"Zmirak's work is typically . . . well, not typical. . . . Carla Millar's illustrations bring flesh and blood to the text. The result is a sort of action movie in Miltonic verse." InsideCatholic.com
And that is the truth told in this graphic novel.
Zmirak shows, brilliantly, I think, how false traditionalism and false progressivism share a common vision, which leaves out the gospel of divine love and mercy.
I found myself reading some pages repeatedly, but had to give up in the middle as it was frustrating for me.
I am interested in religion and was intrigued by this book when I purchased it used. The art is very detailed, the artist is very good at portraits of aged men. Read morePublished on April 18, 2011 by Roberta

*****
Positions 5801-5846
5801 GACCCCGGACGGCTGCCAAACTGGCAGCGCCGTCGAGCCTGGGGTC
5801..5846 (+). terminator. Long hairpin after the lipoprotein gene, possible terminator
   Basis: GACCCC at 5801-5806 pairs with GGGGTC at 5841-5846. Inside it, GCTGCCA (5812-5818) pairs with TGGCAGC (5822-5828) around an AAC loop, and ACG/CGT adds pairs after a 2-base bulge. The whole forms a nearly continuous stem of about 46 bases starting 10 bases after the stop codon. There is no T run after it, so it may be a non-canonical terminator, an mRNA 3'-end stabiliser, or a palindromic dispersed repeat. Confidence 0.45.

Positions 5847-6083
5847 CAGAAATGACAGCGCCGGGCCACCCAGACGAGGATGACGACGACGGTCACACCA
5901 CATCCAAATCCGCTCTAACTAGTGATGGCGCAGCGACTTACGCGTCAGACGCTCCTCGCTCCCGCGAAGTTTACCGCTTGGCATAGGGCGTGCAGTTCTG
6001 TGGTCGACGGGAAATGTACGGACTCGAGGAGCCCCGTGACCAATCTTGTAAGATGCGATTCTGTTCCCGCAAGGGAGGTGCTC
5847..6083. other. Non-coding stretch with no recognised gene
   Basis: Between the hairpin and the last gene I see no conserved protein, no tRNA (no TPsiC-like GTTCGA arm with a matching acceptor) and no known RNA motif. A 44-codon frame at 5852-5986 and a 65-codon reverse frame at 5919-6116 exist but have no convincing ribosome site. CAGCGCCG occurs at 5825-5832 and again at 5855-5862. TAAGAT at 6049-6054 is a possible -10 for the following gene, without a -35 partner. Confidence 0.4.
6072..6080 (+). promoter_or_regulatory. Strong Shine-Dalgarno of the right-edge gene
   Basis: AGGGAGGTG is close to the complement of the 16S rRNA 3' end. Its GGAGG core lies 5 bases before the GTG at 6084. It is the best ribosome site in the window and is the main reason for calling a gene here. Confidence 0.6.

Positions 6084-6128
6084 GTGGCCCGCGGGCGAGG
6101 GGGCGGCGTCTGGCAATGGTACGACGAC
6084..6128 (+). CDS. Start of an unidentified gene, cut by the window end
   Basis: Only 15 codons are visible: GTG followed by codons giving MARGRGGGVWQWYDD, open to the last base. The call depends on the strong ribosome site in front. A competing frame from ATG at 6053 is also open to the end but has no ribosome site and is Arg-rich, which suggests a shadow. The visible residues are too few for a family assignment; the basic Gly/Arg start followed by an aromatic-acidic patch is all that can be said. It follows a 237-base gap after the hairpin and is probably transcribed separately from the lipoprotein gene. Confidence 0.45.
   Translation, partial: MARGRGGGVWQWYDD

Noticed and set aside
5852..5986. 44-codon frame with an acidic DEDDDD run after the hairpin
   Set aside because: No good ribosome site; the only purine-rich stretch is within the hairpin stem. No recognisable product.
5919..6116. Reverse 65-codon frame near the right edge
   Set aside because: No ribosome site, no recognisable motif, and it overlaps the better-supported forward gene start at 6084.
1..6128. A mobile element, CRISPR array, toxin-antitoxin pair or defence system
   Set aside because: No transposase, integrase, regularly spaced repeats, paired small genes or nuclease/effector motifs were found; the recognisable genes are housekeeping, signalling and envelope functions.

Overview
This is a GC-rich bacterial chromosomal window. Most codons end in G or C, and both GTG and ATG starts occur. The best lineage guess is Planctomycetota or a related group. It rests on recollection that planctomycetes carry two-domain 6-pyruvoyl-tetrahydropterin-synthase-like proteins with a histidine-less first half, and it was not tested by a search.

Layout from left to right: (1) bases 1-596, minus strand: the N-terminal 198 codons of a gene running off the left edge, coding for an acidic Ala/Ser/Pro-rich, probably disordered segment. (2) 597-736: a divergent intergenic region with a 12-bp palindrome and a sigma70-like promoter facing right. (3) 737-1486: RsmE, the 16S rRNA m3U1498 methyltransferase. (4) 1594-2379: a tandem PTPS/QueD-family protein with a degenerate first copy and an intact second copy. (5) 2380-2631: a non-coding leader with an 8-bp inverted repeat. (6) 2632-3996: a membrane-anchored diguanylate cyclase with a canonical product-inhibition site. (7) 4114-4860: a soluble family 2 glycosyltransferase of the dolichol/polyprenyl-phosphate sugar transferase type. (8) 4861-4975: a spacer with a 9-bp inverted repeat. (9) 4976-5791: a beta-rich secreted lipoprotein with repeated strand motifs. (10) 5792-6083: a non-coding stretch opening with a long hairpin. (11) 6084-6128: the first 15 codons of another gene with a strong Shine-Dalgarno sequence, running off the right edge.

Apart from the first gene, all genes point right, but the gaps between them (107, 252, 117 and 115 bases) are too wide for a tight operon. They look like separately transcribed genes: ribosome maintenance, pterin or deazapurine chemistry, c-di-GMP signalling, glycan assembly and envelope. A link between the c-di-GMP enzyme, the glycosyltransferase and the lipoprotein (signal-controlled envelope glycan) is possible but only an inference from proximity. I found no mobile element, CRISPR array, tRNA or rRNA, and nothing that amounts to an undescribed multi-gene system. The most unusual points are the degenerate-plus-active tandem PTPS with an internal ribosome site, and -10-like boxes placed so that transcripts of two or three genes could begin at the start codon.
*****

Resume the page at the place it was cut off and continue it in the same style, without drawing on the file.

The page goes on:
This book presents an alarming but interesting interpretation of the "liberal" vs. the "traditional" views of the Catholic Church from the perspective of Dostoevsky's section in... Read morePublished on January 7, 2010 by Marie A. Dean
In a modern twist on Dostoevsky's parable of the Grand Inquisitor, this odd graphic novel asserts that the problems of the post-conciliar Catholic Church can be attributed to the... Read morePublished on February 12, 2009 by J. Michael
Well, being an artist, I LOVE the style of art that Ms. Millar executes in graphic novel, very much reminds me of Byzantine art. I cannot imagine the great patience Ms. Read morePublished on January 10, 2009 by MAHJr
This book was marketed as the continuation of the dialogue between Christ and the Grand Inquisitor in "The Brothers Karamozov."
It didn't seem to do it for me. Read more